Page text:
A Scalable and Reliable Paradigm for Media on Demand. Horn, G., Knudsgaard, P., Lassen, S., Luby, M., & Rasmussen, J. IEEE Computer, 34(9):40-45, September, 2001.
@article{ Horn01,
  author = {G. Horn and P. Knudsgaard and S. Lassen and M. Luby and J. Rasmussen},
  title = {A Scalable and Reliable Paradigm for Media on Demand},
  journal = {IEEE Computer},
  year = {2001},
  volume = {34},
  number = {9},
  pages = {40-45},
  month = {September},
  annote = {In this article, Gavin B. Horn and his colleagues address the problems faced when buildning a media-on-demand (MoD) system for live streaming. They present a survey over existing MoD strategies including user-centered MoD schemes and data-centered MoD schemes. Especially data-centered schemes are discussed. In particular, the principles for the data-centered MoD schemes pyramid broadcasting and harmonic broadcasting are presented. However, the emphasis of the article is on the MoD scheme designed by the authors. Their scheme is based on so-called Luby transform codes, a FEC coding scheme developed by Michael Luby, a chief technology officer and founder of Digital Fountain. Luby transform codes differ from other commonly used FEC codes, e.g. Reed Solomon codes, in that it only requires a constant number of XOR operations per coded symbol and are able to code a limited number of packets into an essentially infinite stream of unique packets. The principal idea with Luby codes are that an Luby encoder generates interchangeable packets, which means that the client can receive any packets in any order. Only the number of packets received determines when the client can reconstruct the original segment. In their MoD scheme, the media server partitions a media file into segments of varying sizes and then transmits each segment on a separate multicast group. The client starts by joining one or more multicast groups and collects the Luby-encoded packets. The client only starts playing back the media file once it has received enough packets to decode the entire first segment. Thus, all clients with approximately the same packet loss will experience the same start-up latency, independent of when they start.},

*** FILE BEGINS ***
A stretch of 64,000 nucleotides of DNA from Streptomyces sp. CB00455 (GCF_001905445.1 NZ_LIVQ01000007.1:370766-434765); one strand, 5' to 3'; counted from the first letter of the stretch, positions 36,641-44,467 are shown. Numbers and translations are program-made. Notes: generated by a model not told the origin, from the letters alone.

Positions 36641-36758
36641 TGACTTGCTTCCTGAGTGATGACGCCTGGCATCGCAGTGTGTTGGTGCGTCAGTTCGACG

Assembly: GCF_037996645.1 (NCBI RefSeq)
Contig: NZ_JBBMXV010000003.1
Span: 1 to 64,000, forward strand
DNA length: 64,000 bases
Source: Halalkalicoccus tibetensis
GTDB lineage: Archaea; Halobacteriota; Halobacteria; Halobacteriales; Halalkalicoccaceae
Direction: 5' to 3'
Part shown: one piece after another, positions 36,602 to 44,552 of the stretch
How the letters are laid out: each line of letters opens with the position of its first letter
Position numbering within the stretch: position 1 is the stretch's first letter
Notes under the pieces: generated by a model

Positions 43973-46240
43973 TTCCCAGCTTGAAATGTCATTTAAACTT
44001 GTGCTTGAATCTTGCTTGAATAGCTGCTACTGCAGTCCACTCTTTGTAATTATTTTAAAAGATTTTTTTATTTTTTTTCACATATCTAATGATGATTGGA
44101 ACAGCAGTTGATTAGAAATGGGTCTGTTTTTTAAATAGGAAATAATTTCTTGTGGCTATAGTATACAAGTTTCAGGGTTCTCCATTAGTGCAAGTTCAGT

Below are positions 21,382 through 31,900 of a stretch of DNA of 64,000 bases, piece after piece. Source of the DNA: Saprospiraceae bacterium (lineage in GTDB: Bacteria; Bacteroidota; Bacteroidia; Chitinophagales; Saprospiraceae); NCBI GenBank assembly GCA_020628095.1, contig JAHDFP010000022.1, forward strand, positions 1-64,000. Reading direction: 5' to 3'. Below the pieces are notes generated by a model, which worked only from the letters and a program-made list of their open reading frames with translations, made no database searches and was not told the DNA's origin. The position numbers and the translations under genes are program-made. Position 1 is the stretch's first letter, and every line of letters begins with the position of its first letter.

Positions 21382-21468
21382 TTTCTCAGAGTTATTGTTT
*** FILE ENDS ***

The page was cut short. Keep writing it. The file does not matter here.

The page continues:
submitter = {Karl-Johan Grinnemo},
  bibdate = {Monday, November 12, 2001 at 08:52:34 (CET)}
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